This was a cool throwback to 61b, looking intently at data structures and working with a kind of large codebase. Implementing Casteljau's algo was pretty straightforward. But when it came to halfedges, pictures were definitely necessary. This was a real blessing.
De Casteljau's algorithm allows you to define a curve between points by recursively finding interpolated midpoints until you meet at some middle point which the curve passes through. We implemented this in part 1, by showing how to reduce an iteration of the algorithm with n points to one with n1 new points. You essentially replace the n points with the interpolation of each pair of points in order. [1, 2, 3] > [lerp(1, 2), lerp(2,3)]
Here's my curvy creation!










De Casteljau's algorithm can be extended to Bezier surfaces by


Starting with a picture of the flip operation, it became a systematic process. I mapped each begining object to the after object, then figured out what transformations had to be applied to get it there. I began by following each halfedge and figuring out how each of it's quantities changed. Drawing pictures myself also helped. Keeping my code clean and systematic also helped a lot. It helped to think of what happened in one direction, then to think about what happened to the twins.






Splitting followed a similar process to flip. This time we also have to create a vertex, 6 new halfedges, 3 edges, and 2 new faces. I drew a picture and mapped each pointer to where it went in the after picture. Just like last time, thinking about what happened to the twins separately helped a lot. I've never been in a situation where keeping track of labels and pointers mattered so much:)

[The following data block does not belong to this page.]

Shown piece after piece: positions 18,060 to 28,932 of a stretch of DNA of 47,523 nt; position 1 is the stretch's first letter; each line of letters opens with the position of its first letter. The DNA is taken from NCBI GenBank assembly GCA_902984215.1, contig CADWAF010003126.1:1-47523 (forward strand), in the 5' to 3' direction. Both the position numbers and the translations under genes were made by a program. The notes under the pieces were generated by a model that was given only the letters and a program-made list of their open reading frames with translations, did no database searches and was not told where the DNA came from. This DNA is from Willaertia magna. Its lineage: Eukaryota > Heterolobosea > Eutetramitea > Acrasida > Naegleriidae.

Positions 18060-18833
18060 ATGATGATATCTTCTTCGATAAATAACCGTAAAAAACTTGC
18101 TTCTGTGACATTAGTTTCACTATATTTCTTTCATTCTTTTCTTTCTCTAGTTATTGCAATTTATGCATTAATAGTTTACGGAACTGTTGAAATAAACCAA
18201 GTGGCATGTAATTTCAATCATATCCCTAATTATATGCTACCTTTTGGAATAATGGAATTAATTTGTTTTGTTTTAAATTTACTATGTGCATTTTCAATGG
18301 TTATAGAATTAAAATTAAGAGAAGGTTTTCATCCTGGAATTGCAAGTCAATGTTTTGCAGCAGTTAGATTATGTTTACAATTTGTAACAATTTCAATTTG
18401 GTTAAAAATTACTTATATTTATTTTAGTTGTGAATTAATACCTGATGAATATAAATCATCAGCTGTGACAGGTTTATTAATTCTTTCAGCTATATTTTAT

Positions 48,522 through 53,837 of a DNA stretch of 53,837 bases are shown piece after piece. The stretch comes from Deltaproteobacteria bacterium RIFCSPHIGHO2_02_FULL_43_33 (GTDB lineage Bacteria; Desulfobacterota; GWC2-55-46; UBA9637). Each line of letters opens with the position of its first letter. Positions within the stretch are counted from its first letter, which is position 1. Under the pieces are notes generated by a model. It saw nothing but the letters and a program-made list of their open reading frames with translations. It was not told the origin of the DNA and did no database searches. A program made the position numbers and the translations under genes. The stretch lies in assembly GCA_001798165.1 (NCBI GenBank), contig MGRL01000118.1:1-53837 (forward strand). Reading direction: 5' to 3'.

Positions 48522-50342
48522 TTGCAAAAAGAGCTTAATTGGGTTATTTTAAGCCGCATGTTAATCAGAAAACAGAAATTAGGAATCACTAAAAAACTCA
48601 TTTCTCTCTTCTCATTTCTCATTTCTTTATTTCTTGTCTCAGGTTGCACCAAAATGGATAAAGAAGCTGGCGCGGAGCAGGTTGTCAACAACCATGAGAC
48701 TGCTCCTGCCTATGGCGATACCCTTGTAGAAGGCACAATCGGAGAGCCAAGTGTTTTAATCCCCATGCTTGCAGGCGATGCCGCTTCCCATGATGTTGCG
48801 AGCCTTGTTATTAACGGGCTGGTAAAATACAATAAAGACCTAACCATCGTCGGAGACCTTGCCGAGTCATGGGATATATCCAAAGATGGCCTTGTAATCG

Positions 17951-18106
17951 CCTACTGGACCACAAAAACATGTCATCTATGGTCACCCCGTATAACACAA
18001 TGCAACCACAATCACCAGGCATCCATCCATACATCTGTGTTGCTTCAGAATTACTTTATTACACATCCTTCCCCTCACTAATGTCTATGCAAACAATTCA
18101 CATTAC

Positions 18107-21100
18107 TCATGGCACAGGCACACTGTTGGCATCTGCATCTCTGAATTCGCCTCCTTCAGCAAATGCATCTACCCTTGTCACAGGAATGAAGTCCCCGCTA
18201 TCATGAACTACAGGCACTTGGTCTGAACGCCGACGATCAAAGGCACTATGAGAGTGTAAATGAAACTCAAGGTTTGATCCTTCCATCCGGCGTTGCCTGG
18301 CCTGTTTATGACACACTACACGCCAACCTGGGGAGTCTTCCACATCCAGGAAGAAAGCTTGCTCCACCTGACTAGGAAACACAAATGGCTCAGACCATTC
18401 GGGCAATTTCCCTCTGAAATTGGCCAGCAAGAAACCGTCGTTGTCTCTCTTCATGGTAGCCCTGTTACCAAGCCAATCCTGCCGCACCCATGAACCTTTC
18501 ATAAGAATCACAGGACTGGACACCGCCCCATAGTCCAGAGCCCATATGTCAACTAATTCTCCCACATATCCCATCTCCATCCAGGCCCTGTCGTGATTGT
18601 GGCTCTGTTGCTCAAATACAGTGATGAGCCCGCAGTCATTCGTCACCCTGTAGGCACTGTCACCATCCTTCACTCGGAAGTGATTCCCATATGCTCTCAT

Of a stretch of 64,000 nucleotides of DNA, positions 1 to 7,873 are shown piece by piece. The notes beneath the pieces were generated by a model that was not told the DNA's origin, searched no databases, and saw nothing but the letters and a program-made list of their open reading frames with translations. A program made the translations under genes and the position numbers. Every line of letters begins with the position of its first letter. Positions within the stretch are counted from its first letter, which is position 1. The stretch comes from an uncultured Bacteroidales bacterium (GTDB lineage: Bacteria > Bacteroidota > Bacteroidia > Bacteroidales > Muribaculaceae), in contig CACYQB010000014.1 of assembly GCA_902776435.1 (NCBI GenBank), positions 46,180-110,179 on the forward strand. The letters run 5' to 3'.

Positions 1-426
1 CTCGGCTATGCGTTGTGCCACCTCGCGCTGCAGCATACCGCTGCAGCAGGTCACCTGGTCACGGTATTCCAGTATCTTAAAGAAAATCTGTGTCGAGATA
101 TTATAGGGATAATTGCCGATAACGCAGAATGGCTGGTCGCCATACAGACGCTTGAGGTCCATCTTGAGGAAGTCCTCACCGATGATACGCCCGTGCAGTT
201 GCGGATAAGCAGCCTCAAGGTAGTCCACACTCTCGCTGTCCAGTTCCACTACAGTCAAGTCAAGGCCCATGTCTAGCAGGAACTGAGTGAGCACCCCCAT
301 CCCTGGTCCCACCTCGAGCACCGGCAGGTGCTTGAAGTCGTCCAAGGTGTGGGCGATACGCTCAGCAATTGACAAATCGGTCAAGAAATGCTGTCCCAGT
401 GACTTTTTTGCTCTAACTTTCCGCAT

I followed the steps in the spec. I computed new vertex and edge positions according to the formula. I figured out what the last edge was in the old ones, by doing a quick loop, then split until I saw my last_original_edge. Then I flipped the requried edges and copied over the new vertex positions.
Upsampling seems to smooth out sharp corners and edges. You can lessen this effect by spliting interior edges a ton of times. Notice how the edges are maintained on the presplit face.






Upsampling causes some weird asymmetry on the cube. You can lessen this effect by spliting interior edges on all faces. Notice how the symmetry holds better. It seems that the asymetry is occuring because there is only one edge per face and each diagonal edge points in a different direction. Splitting each face makes it so that each face has identical edge layouts. That preserves the symmetry better as you upsample.